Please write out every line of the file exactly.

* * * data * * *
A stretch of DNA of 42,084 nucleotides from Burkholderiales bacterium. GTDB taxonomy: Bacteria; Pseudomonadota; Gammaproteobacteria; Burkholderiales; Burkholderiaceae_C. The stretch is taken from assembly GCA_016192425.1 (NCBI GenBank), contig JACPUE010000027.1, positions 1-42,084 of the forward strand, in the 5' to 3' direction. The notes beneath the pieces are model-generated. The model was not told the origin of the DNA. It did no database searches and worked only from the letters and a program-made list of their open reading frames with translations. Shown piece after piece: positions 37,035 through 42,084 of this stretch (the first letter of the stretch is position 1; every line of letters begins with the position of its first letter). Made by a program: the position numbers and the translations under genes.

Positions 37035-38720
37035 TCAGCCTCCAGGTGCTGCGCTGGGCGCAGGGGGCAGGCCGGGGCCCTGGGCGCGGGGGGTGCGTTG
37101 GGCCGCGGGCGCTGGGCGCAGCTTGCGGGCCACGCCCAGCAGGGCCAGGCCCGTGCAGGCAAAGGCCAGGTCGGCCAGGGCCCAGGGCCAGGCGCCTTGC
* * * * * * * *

A stretch of DNA of 42,084 nucleotides from Burkholderiales bacterium. GTDB taxonomy: Bacteria; Pseudomonadota; Gammaproteobacteria; Burkholderiales; Burkholderiaceae_C. The stretch is taken from assembly GCA_016192425.1 (NCBI GenBank), contig JACPUE010000027.1, positions 1-42,084 of the forward strand, in the 5' to 3' direction. The notes beneath the pieces are model-generated. The model was not told the origin of the DNA. It did no database searches and worked only from the letters and a program-made list of their open reading frames with translations. Shown piece after piece: positions 37,035 through 42,084 of this stretch (the first letter of the stretch is position 1; every line of letters begins with the position of its first letter). Made by a program: the position numbers and the translations under genes.

Positions 37035-38720
37035 TCAGCCTCCAGGTGCTGCGCTGGGCGCAGGGGGCAGGCCGGGGCCCTGGGCGCGGGGGGTGCGTTG
37101 GGCCGCGGGCGCTGGGCGCAGCTTGCGGGCCACGCCCAGCAGGGCCAGGCCCGTGCAGGCAAAGGCCAGGTCGGCCAGGGCCCAGGGCCAGGCGCCTTGC